Polycondensation polymer polyethylene terephthalate reacts to heat, mechanical stress and moisture by breaking down the polymer chain length and thus decreasing the viscosity. Systems which counteract this process are therefore essential for the production of regranulate. Twin-screw or other multi-shaft extruders, which ensure gentle processing, are commonly used for processing PET residual materials. They are also equipped with degassing devices for removing moisture and volatile constituents. After being processed in the extruder, the manufactured regranulate then often undergoes post-condensation in a solid-state polycondensation (SSP) reactor, so that high IV values can be attained.
At the plastics trade fair, the companies presented their continuously operating reactors as an alternative to familiar methods.
The JUMP solution offered by Gneuss enables viscosity to be increased by between 0.2 and 0.3 dl/g when used in combination with the specially developed Multi Rotation System (MRS) extruder. The machinery manufacturer highlights the compact design of the JUMP as a particular advantage, as it only requires a small floorprint and stands at just 2.5 metres tall. The inner workings of the reactor are constructed such that they are easily accessible and therefore easy to clean. The process takes places as follows: The PET melt, removed of most of the volatile constituents by a simple 25 mbar vacuum in the MRS, reaches the JUMP and passes through several slowly rotating, mixing elements, forming a polymer film whose surface is constantly being renewed. The reactor is under a vacuum which ensures that glycol and other volatile constituents are safely removed. Surface exchange and also dwell times can be varied widely, so that dwell times of between 5 and 100 minutes can be achieved. According to Gneuss, one of the advantages of the end product is that the lack of oxygen intake during processing prevents to the greatest possible extent the yellowing of the materials.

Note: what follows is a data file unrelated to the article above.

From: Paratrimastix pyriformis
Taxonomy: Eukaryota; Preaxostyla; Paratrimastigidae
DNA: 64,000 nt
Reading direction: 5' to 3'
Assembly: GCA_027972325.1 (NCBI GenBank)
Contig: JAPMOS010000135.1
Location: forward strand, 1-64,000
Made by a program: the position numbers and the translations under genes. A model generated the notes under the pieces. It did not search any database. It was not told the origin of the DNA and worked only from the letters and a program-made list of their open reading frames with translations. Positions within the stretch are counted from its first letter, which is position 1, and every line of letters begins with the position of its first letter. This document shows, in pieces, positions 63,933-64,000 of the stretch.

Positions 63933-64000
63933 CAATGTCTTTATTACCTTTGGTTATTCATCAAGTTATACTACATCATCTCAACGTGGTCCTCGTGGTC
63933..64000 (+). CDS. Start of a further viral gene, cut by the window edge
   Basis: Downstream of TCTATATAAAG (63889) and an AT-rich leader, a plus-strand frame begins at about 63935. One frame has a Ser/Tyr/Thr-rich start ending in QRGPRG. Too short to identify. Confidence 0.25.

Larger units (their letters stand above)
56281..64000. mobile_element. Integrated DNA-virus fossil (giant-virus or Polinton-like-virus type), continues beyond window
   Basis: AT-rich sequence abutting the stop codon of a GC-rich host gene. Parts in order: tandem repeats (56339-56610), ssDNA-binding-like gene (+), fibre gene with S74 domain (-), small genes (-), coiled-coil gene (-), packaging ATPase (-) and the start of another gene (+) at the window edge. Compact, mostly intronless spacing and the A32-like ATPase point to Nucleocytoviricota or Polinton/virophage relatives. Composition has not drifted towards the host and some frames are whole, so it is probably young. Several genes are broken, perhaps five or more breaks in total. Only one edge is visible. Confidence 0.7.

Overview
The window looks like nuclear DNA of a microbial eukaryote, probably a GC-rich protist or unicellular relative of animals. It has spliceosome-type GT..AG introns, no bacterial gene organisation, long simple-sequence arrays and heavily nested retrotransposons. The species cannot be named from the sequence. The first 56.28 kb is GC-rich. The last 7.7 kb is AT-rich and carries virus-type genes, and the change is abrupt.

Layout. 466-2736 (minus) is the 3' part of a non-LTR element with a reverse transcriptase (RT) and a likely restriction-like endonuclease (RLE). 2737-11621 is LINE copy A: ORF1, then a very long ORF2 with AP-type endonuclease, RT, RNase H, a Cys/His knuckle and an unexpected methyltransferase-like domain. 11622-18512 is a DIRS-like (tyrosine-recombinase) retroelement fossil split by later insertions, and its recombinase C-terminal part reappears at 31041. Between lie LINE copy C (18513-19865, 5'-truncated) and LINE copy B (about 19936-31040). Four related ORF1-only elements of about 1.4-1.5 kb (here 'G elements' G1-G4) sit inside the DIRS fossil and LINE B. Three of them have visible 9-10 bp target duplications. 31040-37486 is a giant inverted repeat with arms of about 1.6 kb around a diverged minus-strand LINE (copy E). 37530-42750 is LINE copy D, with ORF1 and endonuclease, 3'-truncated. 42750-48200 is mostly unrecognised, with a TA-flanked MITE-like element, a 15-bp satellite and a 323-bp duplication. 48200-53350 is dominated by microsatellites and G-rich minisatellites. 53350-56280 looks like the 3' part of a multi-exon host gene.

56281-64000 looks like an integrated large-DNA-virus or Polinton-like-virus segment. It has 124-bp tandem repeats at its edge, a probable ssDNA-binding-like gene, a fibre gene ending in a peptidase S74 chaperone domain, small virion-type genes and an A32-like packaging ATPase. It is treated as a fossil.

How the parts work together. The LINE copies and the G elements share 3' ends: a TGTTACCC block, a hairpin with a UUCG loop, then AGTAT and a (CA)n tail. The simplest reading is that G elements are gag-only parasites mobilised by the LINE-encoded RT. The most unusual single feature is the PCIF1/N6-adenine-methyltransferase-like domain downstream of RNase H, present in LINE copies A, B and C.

The so-called liquid-state polymerisation (LSP) process from NGR utilizes a pre-treated PET melt, which in this case comes from a shredder-feeder-extruder combination. As an example, the company explains the processing phase in the P:REACT reactor for residual materials from the fibre industry, which have an initial IV value of 0.56 dl/g and, in addition to a moisture content of 3,600 ppm, may also contain up to 15% spin oils: After the first processing stage in the shredder-feeder combination, which already includes one degassing process, the IV value increases to 0.66 dl/g ± 0.015 dl/g and the spin oils have been safely removed. Then, the temperature in the reactor is maintained at a consistent level and a second degassing process takes place. The IV value, which is measured online, can be adjusted during the dwell time. The end product after granulation is an rPET granulate with an IV value of 0.7 g/dl. The builder of recycling systems views the low energy consumption of 0.12 kwh/kg including granulation and the simplicity of the process to be particular advantages of the system. Furthermore, the IV value fluctuations, which are well-known in discontinuous processes, are significantly smaller. Thanks to FDA approval, rPET granules manufactured in this way could even be reused in contact with food products.
Better known from plant engineering for their specially developed large polyester polycondensation systems, Aquafil Engineering now offers EverPET, a complete system for processing recyclable materials. This system also consists, for example, of a cutter compactor, an extruder, the EverPET IV Lift continuous reactor and an optional granulation unit. As, according to Aquafil Engineering, it does not always make sense to granulate the processed melt, the melt could also be put directly back into the production process, for example, for fibre manufacturing. Among the advantages of their complete system with reactor, Aquafil Engineering lists operating principles which which are gentler on materials than conventional extrusion systems, along with reduced yellowing and gelling.